For example, in the first embodiment, the transceiver circuits 20, which transmit and receive information, were grouped based on the types of the communicated information (the functional systems), and each ECU includes the transceiver circuit 20 of its group corresponding to the communicated information. In the second embodiment, the transceiver circuits 60 are grouped based on the types (functional systems) of the ECUs, and each ECU includes all types of the transceiver circuits 60 for transmitting and receiving required information (in other words, the transceiver circuits 60 of each ECU include the transceiver circuits, which belong to functional systems different from the functional system of that ECU). Alternatively, the transceiver circuits may be grouped by ECU basis, so that each ECU has a transmitter circuit (transmitter means) of its own group and at least one receiver circuit (receiver means), which receives the necessary information from a corresponding transmitter circuit of another ECU in the same group. In this way, although the number of communication channels is increased, causing an increase in the manufacturing cost of the entire system, it is not required to switch the transceiver circuit, which transmits information, in one communication channel (i.e., in one group), and information can be transmitted from each ECU through the dedicated communication channel at any time. Thus, when this modification is applied to a system that requires transmission of a relatively large amount of information at a relatively high speed, the modification can be used advantageously.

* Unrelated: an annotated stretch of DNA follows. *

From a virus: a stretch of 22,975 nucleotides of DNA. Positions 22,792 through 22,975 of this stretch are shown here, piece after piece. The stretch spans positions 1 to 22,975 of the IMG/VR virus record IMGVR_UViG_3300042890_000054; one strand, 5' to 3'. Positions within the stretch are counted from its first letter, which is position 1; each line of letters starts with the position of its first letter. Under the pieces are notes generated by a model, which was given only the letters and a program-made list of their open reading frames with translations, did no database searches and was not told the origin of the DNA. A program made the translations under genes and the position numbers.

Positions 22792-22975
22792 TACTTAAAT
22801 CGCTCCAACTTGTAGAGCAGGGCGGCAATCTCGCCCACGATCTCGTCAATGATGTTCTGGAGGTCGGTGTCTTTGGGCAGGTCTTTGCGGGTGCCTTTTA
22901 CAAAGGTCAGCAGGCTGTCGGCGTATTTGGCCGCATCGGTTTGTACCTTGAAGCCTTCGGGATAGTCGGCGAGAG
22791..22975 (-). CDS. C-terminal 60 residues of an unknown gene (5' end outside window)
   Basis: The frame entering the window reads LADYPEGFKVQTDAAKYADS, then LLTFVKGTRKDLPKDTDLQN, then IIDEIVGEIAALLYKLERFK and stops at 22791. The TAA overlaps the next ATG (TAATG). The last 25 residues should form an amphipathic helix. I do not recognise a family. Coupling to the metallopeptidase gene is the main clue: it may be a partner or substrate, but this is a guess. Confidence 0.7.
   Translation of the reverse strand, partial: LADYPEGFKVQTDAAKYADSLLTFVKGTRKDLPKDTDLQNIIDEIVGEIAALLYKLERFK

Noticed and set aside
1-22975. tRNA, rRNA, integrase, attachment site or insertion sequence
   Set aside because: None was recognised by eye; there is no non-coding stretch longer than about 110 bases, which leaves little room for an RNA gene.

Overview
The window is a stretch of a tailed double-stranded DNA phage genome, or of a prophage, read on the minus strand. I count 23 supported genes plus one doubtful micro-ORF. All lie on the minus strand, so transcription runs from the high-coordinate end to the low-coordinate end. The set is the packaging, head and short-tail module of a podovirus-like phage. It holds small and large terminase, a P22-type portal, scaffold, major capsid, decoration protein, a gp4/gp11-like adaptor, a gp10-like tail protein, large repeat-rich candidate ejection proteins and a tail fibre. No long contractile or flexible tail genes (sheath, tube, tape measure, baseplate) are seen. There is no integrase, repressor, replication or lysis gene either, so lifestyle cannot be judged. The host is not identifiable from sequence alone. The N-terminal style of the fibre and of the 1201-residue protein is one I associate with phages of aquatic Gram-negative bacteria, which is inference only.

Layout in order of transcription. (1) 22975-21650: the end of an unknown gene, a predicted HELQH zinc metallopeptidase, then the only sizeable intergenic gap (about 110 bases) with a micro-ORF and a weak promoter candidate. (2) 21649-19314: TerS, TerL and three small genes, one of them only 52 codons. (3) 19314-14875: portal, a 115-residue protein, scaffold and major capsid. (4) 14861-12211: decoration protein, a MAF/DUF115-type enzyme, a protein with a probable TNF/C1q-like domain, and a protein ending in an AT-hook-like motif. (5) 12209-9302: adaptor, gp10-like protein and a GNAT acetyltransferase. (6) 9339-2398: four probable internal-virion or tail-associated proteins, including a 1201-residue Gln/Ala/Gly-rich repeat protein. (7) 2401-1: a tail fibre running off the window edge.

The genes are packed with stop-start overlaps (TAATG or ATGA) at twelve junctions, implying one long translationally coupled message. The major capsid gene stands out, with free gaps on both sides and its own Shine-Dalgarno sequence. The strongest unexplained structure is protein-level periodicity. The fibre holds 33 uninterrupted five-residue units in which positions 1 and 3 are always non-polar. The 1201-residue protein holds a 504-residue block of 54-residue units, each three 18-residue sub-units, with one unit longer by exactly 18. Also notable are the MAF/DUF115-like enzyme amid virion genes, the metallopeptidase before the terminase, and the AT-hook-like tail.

In the embodiments described above, the transmission schedule is preset for each group in such a manner that two or more transceiver circuits in the same group do not start transmission at the same time. In this case, it is possible to monitor whether information is transmitted and received properly in each group in accordance with the schedule (or whether information is transmitted and received at the predetermined timing specified by the corresponding schedule within the group).